In 1995, the World Health Organisation (WHO)
launched the pulse polio immunization programme, with the aim of making the
world polio-free by the year 2000. Poliomyelitis is a disease that makes
affected muscles weak, wasted and paralysed, leading to disability.
Live attenuated oral polio vaccines were found suitable for WHO’s programme. Children up to the age of five were taken into consideration. In India, the government using NGO infrastructure to mobilise all available sources, so that not a single child of the age group was missed. The results were promising, and the programme was driven forward, leading up to the Intensive Pulse Polio Immunisation (IPPI) programme. The days of vaccination increased every year till 2011, when India could not note a single new case of polio.
The challenge was maintaining the status of a polio-free country. Surveillance was strengthened and the immunisation continued. Today, India has been free of polio for the last three years.
This result came about due to the strong efforts of Honorary Health Workers (HHWs), those who worked with body and soul. They were posted at selected clubs, slums, ferry ghats, railway stations, fields and festivals to make the programme successful. The HHW would go from slum to slum, home to home, to find people left out after a day of immunisation, walking through rain and scorching sun. This hunt would be conducted for three to seven days. Violet dye would be applied to the little fingers of the left hand of children, indicating that they had been vaccinated.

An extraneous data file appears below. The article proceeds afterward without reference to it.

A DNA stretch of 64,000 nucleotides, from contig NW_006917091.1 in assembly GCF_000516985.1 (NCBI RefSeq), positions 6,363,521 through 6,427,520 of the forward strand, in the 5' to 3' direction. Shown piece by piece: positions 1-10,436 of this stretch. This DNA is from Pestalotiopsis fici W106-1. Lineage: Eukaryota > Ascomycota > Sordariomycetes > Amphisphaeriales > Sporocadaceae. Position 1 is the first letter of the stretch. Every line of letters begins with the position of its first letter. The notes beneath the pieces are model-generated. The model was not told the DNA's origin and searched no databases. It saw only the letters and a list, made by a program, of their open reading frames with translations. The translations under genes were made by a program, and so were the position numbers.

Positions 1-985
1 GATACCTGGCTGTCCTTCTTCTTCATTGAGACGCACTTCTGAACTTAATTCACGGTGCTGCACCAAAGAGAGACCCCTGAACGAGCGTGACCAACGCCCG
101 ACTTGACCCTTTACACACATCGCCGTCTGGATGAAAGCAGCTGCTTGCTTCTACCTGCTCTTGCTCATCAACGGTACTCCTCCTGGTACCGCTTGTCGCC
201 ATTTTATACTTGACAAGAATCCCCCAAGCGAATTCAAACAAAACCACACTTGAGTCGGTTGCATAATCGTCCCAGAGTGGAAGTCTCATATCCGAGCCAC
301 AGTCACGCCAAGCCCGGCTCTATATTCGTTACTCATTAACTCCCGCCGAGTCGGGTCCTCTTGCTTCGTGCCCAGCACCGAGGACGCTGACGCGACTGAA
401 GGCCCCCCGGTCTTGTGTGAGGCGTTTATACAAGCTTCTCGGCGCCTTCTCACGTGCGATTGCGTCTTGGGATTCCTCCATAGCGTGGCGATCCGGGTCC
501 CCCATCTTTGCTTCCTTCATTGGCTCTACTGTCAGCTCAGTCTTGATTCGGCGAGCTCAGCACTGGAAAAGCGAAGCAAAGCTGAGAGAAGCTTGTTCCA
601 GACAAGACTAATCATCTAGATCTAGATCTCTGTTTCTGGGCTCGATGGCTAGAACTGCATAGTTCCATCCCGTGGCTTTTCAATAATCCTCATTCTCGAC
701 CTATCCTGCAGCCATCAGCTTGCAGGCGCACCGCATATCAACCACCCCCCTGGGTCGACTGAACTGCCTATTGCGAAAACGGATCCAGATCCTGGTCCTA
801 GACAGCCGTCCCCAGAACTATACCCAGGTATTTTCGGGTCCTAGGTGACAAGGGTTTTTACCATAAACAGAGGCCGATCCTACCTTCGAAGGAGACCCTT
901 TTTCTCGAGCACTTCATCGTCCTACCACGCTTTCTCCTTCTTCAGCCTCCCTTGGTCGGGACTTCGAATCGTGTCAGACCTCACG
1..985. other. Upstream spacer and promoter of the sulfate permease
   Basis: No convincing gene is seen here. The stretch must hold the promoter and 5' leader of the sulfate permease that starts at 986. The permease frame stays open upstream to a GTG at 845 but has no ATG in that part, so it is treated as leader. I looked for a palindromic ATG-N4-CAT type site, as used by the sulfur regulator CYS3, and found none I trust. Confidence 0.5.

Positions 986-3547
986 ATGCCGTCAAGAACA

Initially, there had been hesitation and questions about the effectiveness of the programme; even paediatricians questioned it. But local bodies like the municipalities, panchayats and zila parishads did not stop the efforts from the start. Today, the day of vaccination is a festive day. It was through the success of this programme that India is proudly polio-free.
Every house in the locality is marked by Honorary Health Workers (HHWs) as proof of their visit after the scheduled day for vaccination.
The vaccinations are usually administered outside local hospitals and clubs.
In its early years, the polio drive was resisted by sceptical parents. After extensive awareness programmes, it became a matter of pride for mothers to get their children vaccinated.
Workers travel from one slum to another to administer the vaccination to all the children in the area.
Health workers check railway stations to ensure that no child misses a dose of the vaccine.
The oral polio vaccine induces an immune response by creating antibodies without causing the disease itself. Over 170 million children are reached during immunisation days, through 2.3 million vaccinators.
Health workers visit all houses in an area following an immunisation programme, to ensure that no children have been left out. The violet marks on the fingers and chalked indications outside houses help them keep track.
Violet ink on the little finger of the left hand stands as proof that a child has been vaccinated.
The vaccine is stored in a refrigerator to maintain its stability.